President Trump: A terrifying development
|JFK and the contemptible Curtis Lemay|
The only time I was as frightened by a historical event as I am by the election of President Trump was during the Cuban missile crisis in 1962. It is now clear that only President Kennedy's steadfast resistance to the military's pressure to attack Cuba prevented a catastrophic escalation of that crisis. There's nothing in his history to allow us to think that a President Trump has that kind of character.
Then there was the assassination of President Kennedy a year after the Cuban missile crisis, a month before my 21st birthday. The world---and my country---was revealed as a dark and scary place, a revelation that has never really left my consciousness.
Growing up in the Bay Area in the 1940s and 1950s, I knew little about this country's awful history of racism, though my parents were decent people from whom I never heard the word "nigger." Racial issues were simply not discussed, though I thought it odd that all the black people in Marin County lived in Marin City.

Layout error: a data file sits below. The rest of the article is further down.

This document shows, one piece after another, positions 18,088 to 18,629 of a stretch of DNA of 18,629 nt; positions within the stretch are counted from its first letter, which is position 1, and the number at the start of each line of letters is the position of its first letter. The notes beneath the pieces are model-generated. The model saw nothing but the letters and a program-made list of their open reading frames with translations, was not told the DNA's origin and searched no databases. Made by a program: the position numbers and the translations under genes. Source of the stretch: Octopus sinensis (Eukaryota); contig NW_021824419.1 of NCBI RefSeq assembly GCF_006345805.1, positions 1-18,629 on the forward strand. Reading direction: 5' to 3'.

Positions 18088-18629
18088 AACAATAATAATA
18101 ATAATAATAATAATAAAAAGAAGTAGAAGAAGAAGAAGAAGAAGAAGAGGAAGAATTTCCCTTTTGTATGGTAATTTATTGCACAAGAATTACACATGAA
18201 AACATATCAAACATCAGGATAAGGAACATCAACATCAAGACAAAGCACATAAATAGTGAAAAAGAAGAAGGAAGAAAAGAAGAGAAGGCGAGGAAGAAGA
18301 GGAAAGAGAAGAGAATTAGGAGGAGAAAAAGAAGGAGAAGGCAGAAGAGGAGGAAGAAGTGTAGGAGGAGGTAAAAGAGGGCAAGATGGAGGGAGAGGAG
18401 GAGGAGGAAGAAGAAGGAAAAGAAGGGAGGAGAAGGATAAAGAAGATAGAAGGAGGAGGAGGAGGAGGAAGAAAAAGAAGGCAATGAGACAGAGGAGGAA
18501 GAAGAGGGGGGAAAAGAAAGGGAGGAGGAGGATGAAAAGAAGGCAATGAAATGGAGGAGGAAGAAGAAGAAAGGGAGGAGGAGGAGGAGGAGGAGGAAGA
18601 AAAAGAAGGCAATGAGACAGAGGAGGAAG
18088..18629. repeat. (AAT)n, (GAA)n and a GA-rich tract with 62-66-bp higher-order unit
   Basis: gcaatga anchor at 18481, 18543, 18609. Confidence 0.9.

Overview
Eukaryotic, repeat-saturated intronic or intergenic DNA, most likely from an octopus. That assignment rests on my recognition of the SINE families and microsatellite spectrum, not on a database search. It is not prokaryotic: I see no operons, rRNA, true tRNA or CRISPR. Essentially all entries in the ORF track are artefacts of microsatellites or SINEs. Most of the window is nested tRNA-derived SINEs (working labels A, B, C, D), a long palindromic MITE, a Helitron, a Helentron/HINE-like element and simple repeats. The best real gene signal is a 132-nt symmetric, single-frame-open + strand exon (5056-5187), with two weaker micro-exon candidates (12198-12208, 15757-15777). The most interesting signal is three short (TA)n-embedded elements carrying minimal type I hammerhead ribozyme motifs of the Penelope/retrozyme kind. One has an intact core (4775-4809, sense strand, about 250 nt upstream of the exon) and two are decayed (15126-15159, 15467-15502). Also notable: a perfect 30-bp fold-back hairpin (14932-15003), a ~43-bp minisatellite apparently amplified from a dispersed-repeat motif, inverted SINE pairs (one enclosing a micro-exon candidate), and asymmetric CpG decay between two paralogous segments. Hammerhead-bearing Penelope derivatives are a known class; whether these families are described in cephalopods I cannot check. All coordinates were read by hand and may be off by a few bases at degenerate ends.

As I remember the history textbooks of the time, the Civil War was discussed, but Reconstruction was portrayed as a failure because black people weren't ready for freedom. There was little or no discussion of post-Civil War Jim Crow or the violence against black people that continues to this day.
In 1963 reading James Baldwin's The Fire Next Time put the country's history of racism in perspective for me.
A year after the assassination of JFK President Johnson's escalation of the war in Vietnam began, by which time I was already a draft resister in federal prison.
Donald Trump and his right-wing enablers in the Republican Party represent a unique threat to the country beyond the inevitable tax cuts for the rich, voter suppression, denying people medical care, a right-wing Supreme Court forever, etc. As President Obama pointed out, a man who can't even handle his Twitter account sensibly now has the nuclear codes within reach.